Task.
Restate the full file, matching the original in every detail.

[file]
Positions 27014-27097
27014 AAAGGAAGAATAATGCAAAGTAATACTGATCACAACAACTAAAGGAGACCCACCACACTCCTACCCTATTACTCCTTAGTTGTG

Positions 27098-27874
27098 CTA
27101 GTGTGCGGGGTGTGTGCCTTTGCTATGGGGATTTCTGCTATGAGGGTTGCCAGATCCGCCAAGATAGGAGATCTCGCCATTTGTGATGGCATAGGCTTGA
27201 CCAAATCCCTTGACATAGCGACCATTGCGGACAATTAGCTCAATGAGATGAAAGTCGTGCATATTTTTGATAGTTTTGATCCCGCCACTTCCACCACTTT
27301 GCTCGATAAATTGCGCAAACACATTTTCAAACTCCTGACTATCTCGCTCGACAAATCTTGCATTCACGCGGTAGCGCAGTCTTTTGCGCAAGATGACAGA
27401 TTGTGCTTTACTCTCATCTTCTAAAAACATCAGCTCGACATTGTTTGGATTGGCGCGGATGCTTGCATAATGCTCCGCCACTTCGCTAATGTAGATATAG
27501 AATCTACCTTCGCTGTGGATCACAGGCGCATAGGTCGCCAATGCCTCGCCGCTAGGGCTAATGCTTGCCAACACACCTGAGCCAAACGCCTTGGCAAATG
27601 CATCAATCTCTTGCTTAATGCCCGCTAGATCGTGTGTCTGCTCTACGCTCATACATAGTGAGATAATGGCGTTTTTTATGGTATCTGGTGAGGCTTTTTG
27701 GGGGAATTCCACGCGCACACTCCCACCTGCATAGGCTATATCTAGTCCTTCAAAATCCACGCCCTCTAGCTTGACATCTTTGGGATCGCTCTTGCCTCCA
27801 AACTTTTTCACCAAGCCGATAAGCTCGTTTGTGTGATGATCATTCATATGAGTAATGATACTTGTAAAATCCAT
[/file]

Positions 27014-27097
27014 AAAGGAAGAATAATGCAAAGTAATACTGATCACAACAACTAAAGGAGACCCACCACACTCCTACCCTATTACTCCTTAGTTGTG

Positions 27098-27874
27098 CTA
27101 GTGTGCGGGGTGTGTGCCTTTGCTATGGGGATTTCTGCTATGAGGGTTGCCAGATCCGCCAAGATAGGAGATCTCGCCATTTGTGATGGCATAGGCTTGA
27201 CCAAATCCCTTGACATAGCGACCATTGCGGACAATTAGCTCAATGAGATGAAAGTCGTGCATATTTTTGATAGTTTTGATCCCGCCACTTCCACCACTTT
27301 GCTCGATAAATTGCGCAAACACATTTTCAAACTCCTGACTATCTCGCTCGACAAATCTTGCATTCACGCGGTAGCGCAGTCTTTTGCGCAAGATGACAGA
27401 TTGTGCTTTACTCTCATCTTCTAAAAACATCAGCTCGACATTGTTTGGATTGGCGCGGATGCTTGCATAATGCTCCGCCACTTCGCTAATGTAGATATAG
27501 AATCTACCTTCGCTGTGGATCACAGGCGCATAGGTCGCCAATGCCTCGCCGCTAGGGCTAATGCTTGCCAACACACCTGAGCCAAACGCCTTGGCAAATG
27601 CATCAATCTCTTGCTTAATGCCCGCTAGATCGTGTGTCTGCTCTACGCTCATACATAGTGAGATAATGGCGTTTTTTATGGTATCTGGTGAGGCTTTTTG
27701 GGGGAATTCCACGCGCACACTCCCACCTGCATAGGCTATATCTAGTCCTTCAAAATCCACGCCCTCTAGCTTGACATCTTTGGGATCGCTCTTGCCTCCA
27801 AACTTTTTCACCAAGCCGATAAGCTCGTTTGTGTGATGATCATTCATATGAGTAATGATACTTGTAAAATCCAT